David Van, Lukáš Hausenblas
The young Czech film duo, director David Van and cinematographer Lukáš Hausenblas from Prague, has already made three short films so far. At Filmfest Dresden, they presented their second film ‘Pa'lante’, as part of the workshop ‘Visegrád in short(s)’. The film is about a young cis man who realizes his tolerance and openness is limited when he finds out that his girlfriend has left him for a trans person. After the screening, we were able to meet the filmmakers for a short conversation.
Anastasia Parinow: How did you learn about this festival, and what do you expect from your participation?
Lukáš Hausenblas: At the Evolution Mallorca Film Festival, someone told us about this festival in Dresden and mentioned that Jiří Menzel, one of the most prominent filmmakers in the Czech Republic, was here a few years ago. That fact caught our interest. It's an honor to be here. The festival experience is essential for filmmakers. Talking with other artists, meeting new people, and watching many films is the coolest thing ever. So we just wanted to try out this workshop and festival really.
AP: The film you screened here in Dresden is your second short film. By now, you have already shot another one. Has your ambition and style changed from project to project?
LH: We didn't go to film school, we were studying New Media at the University of West Bohemia in Pilsen. We've been friends since secondary school, and at University, we just wanted to do films and projects together. So basically, everything we needed to know about filmmaking we had to teach ourselves. Back in 2018, when we shot our first film, we were just starting to explore the process of filmmaking. Each project was a unique experience, and we are still learning. Of course, we also draw our inspiration from filmmakers like Quentin Tarantino, Wes Anderson, Milos Forman. By the way, his granddaughter Antonie Formanova is playing the ex-girlfriend in ‘Pa'lante’.
AP: The funding process is often complicated, especially for young filmmakers. What are your experiences in that regard?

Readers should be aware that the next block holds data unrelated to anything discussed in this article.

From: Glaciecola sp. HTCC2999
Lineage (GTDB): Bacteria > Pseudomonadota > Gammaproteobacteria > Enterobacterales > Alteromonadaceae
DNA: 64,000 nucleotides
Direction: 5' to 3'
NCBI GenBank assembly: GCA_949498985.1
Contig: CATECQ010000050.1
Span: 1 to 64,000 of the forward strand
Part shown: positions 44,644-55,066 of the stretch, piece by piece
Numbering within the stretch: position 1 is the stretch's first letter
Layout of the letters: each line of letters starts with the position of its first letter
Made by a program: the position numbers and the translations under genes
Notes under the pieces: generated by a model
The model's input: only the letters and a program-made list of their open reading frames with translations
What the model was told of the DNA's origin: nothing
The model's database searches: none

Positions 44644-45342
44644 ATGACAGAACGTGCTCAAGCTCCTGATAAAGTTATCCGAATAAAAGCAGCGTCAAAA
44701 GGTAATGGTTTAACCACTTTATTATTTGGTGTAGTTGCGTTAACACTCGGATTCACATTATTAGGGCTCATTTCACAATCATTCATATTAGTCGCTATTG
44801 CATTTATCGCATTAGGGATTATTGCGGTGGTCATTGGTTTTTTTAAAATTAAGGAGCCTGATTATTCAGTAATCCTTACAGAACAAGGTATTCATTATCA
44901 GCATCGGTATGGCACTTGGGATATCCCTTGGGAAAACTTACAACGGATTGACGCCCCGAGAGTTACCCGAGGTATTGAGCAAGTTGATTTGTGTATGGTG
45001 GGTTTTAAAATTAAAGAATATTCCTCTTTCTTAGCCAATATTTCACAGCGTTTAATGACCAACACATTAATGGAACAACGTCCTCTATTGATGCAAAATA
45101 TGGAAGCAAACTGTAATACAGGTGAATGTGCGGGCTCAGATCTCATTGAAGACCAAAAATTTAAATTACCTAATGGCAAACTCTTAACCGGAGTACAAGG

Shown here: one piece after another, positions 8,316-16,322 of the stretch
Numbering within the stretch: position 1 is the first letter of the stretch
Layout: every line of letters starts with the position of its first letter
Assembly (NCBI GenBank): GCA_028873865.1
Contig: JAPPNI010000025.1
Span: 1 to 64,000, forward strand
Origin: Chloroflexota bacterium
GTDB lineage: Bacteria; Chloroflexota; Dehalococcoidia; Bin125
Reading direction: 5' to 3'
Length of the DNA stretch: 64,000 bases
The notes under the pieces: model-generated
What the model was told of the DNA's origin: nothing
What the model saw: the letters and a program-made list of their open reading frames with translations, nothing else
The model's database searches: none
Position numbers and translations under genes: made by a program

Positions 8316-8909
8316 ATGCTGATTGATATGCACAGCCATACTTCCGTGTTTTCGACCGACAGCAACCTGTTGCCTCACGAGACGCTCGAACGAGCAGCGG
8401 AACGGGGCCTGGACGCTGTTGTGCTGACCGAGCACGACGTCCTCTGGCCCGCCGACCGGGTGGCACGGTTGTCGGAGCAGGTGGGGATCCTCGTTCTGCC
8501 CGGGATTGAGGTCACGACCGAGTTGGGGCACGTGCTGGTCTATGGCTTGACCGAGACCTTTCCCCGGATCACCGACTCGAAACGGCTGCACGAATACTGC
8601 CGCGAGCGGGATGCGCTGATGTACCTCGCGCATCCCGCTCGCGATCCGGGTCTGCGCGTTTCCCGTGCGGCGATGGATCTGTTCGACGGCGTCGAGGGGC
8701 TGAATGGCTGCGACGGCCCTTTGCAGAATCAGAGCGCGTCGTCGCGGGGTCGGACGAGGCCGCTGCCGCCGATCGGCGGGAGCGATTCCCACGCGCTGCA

LH: Yes, that's true. We founded our own production company Van&Haus. We ask people and companies if they would like to support us as our media partners for each film. It's pretty tough, but it always went well. Most of the time, we are shooting music videos and commercials. All the money we get we try to invest in our film projects. Because film is the main thought we would like to spread.
AP: Do you have ethical or moral principles you want your funding partners to have in common with you?
David Van: We always take into account the moral features. We want good people with specific values. We appreciate their support, but still, we are keeping it independent. For example, we would never take money from a politician; we never used a cinematography fund of the Czech Republic. When we were shooting ‘Pa'lante’, a short film about the LGBT+ community, we paid a lot of attention to finding the right media partners, no one who would be conservative or intolerant.
AP: This film is about a young straight cis guy who has trouble accepting queer people because of his offended masculinity. You mentioned before that ‘Pa'lante’ is based on a true story — how is the current situation of the LGBT+ community in the Czech Republic?
DV: It's inspired by some friends of mine. I wanted to tell a story from a strictly heterosexual perspective and show both its problems and possibilities of acceptance and sympathy. The situation for the LGBT+ community in the Czech Republic isn't too bad. But on a political and structural level, the community is still made invisible. You don't even see the rainbow flag in the cities, like, for example, in Spain. Young people or people from the capital are, of course, much more aware, but the rest of the country has a very narrow perspective of what's going on and is less informed. People may tolerate this community, but rather as a marginal phenomenon, otherwise it's ignored and not seen as part of normality.
AP: So your film is also an attempt to give more visibility to this topic?
LH: Yes, the reason for each of our short films is a message. With ‘Pa'lante’, we wanted to show that even such a disinterested, ignorant anti-hero can have sympathy and humanity. The guy found a way to help prevent a suicide. It's a clear message to help each other and take care of each other.
AP: I was also sure something awful would happen, but all of a sudden, the end seemed more like a fairytale. A few times, I felt trapped and had to rethink my narrative stereotypes and visual habits.
DV: We appreciate that you mention this. I was trying to play with foreshadowing, with the audience and its expectations. What is the greatest thing about short films after all? You can almost do whatever you like; you are very free. Of course, it depends on whether it's an experimental film or a live-action short. But I think short films themselves are something like fairy tales.
This text was developed within the Talking Shorts Film Criticism Workshop during FILMFEST DRESDEN in July 2021, with the kind support of International Visegrad Fund, Deutsch-Tschechischer Zukunftsfonds and Landesdirektion Sachsen.